Reviewed by Ian Forbes, Sobering Conclusion
While not a new phenomenon, taking films like Young Frankenstein, Dead Alive and Army of Darkness into account, the Horror-Comedy genre has gotten a lot of love in recent years. The Scary Movie franchise is the lowest common denominator version of it, but other films like Shaun of the Dead and Attack the Block have built a dedicated cult following on their clever twists of the horror genre.
Now being released is the latest example, Tucker & Dale vs Evil. The story takes the classic horror convention of horny college kids camping out in the woods, only to be stalked and killed by inbred hillbillies, and turns the premise on its head. Tucker (Alan Tudyk) and Dale (Tyler Labine) are two well-meaning country boys, headed to a run-down cabin Tucker bought as a vacation home. Their outward appearance and lack of social skills leads to a misunderstood meeting with a group of frat boys and co-eds, who only see the worst parts of Deliverance in the two title characters.
What follows is a truly clever and hilarious unfolding of events, as Tucker and Dale are mistaken as kidnappers and murderers by the kids; and conversely, the events play out to our two protagonists like the collegians have gone mental and have made a suicide pact of some kind. The deaths are a bit gory and brutal, but director Eli Craig manages to keep a humorous tone to the entire affair and audiences will be laughing just as hard as they’re cringing, if not harder.
What makes this premise work is Craig and the cast truly understanding what they’re doing. This isn’t straight spoofing (a la Scary Movie) but more of an homage to the situations present in films like this, only they make sure to add equal parts of comedy to the tragedy. The actors all play their parts with the utmost eye towards portraying the stereotypes audiences know are present in any backwoods slasher flick. Tudyk and Labine have a long track record of comedic roles; their chemistry with each other and total commitment to the roles hold the entire production together. Katrina Bowden and Jesse Moss are the main “couple” of the college kids and also deliver exactly what is required from roles like these.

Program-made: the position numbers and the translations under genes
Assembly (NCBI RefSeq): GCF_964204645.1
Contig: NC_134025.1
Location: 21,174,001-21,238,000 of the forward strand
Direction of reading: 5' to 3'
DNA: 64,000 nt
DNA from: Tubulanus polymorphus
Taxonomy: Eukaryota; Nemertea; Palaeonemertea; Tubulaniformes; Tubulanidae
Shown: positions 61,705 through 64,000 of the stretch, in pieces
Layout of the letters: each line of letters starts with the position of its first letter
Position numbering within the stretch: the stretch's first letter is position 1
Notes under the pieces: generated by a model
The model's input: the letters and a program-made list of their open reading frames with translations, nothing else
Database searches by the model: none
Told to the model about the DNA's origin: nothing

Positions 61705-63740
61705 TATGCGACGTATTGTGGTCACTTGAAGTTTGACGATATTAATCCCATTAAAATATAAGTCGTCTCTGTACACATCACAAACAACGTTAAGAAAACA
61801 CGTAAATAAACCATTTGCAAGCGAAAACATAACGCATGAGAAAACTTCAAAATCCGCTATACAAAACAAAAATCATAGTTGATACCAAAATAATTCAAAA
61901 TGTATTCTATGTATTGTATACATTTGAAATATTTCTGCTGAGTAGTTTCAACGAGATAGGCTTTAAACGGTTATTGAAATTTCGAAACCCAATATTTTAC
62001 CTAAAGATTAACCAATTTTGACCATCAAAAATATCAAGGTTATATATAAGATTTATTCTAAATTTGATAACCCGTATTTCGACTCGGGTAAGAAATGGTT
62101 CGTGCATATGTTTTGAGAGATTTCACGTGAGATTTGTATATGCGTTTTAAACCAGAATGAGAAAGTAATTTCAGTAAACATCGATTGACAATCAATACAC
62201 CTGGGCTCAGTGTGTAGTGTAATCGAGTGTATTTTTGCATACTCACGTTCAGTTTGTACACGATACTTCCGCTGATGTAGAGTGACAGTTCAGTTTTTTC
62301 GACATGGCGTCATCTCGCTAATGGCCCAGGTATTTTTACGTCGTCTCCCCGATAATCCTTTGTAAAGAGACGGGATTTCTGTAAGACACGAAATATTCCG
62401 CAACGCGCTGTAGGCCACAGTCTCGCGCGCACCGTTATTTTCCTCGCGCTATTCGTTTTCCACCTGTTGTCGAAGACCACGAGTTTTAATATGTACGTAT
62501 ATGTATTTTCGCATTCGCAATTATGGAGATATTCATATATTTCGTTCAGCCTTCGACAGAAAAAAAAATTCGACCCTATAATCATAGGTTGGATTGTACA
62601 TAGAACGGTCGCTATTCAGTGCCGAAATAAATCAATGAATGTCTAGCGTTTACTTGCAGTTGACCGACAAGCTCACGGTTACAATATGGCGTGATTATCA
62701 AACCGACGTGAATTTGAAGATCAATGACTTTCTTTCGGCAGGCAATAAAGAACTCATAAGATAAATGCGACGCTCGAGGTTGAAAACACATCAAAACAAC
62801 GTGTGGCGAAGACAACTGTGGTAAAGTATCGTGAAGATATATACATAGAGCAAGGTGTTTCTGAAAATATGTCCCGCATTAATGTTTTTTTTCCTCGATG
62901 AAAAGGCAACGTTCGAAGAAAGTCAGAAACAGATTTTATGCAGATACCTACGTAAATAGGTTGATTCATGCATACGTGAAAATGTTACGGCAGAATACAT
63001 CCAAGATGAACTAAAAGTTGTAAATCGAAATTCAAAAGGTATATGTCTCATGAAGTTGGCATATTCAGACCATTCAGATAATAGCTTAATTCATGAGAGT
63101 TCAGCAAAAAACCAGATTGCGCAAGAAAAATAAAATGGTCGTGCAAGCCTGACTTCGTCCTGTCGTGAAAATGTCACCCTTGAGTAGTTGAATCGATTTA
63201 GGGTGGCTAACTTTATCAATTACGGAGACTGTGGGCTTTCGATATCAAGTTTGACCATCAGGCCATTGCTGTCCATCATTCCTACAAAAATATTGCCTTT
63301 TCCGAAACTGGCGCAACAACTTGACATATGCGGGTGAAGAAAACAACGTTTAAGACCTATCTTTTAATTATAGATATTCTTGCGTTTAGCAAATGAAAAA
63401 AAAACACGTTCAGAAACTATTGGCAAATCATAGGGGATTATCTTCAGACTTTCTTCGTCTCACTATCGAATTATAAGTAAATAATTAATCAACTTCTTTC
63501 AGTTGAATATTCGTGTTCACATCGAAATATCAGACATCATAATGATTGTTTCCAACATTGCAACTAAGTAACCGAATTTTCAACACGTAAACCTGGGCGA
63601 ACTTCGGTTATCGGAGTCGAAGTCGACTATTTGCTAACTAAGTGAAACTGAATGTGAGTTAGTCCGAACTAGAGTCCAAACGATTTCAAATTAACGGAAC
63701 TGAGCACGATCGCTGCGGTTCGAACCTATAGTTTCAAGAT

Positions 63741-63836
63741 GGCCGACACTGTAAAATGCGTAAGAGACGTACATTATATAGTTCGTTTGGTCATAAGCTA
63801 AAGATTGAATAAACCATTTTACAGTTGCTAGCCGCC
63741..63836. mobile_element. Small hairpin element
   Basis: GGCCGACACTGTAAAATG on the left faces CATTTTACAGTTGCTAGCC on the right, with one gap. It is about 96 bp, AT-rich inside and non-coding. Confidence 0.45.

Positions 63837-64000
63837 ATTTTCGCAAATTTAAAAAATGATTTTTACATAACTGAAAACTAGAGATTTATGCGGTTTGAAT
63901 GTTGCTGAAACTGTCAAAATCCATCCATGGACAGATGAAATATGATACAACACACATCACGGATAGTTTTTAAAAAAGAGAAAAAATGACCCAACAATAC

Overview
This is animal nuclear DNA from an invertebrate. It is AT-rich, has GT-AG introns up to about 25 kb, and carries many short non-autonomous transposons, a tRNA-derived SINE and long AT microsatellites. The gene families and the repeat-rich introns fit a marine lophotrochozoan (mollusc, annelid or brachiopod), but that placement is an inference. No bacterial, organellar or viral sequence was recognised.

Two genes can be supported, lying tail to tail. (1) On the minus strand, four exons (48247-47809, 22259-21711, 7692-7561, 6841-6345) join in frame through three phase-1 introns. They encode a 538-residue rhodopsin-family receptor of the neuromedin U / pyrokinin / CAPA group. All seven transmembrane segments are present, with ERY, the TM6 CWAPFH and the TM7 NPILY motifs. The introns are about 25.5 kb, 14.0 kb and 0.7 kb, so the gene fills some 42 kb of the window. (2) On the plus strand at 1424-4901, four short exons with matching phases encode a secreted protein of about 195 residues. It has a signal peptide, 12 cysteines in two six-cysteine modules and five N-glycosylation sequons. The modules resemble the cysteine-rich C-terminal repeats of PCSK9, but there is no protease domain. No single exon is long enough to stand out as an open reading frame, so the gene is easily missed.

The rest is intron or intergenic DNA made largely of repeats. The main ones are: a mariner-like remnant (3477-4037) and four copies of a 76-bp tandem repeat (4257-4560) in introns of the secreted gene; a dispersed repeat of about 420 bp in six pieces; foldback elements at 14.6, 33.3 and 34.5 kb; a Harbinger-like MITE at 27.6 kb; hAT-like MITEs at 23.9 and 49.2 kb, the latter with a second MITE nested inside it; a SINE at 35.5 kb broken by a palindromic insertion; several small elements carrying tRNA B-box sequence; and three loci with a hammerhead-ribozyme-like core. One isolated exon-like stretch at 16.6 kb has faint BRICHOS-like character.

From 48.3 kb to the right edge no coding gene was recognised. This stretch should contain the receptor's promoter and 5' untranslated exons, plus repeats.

Seeing this in a theater full of people was reminiscent of 2009’s Zombieland and this may be the most entertaining movie-going experience of 2011. Will it win any “major” awards? No, and that’s not the point. Will it make $500 million at the box office? No, and its very, very, very limited theatrical release schedule and niche demographic never made its creators/producers think it might. However, unlike a host of films that fit either of those categories, the legend of Tucker & Dale vs Evil will live on, with the home market the more likely place where people will track this down and realize the worth of its production.
As such, if Tucker & Dale vs Evil is in a theater near you, I implore fans of the genre to grab a bunch of friends and check it out on the big screen. This is the kind of movie begging for an audience experience. Sadly, it’s probably too clever (and definitely too under-distributed) to make that much of a reality but for once, you’ll be one of the lucky few to get into something cool before everyone else finds out about it. And you want to be cool, right? (And for all you contrarians/hipsters out there: Don’t see this movie, it’s cooler to say no to things).
Rated R for bloody horror violence, language and brief nudity.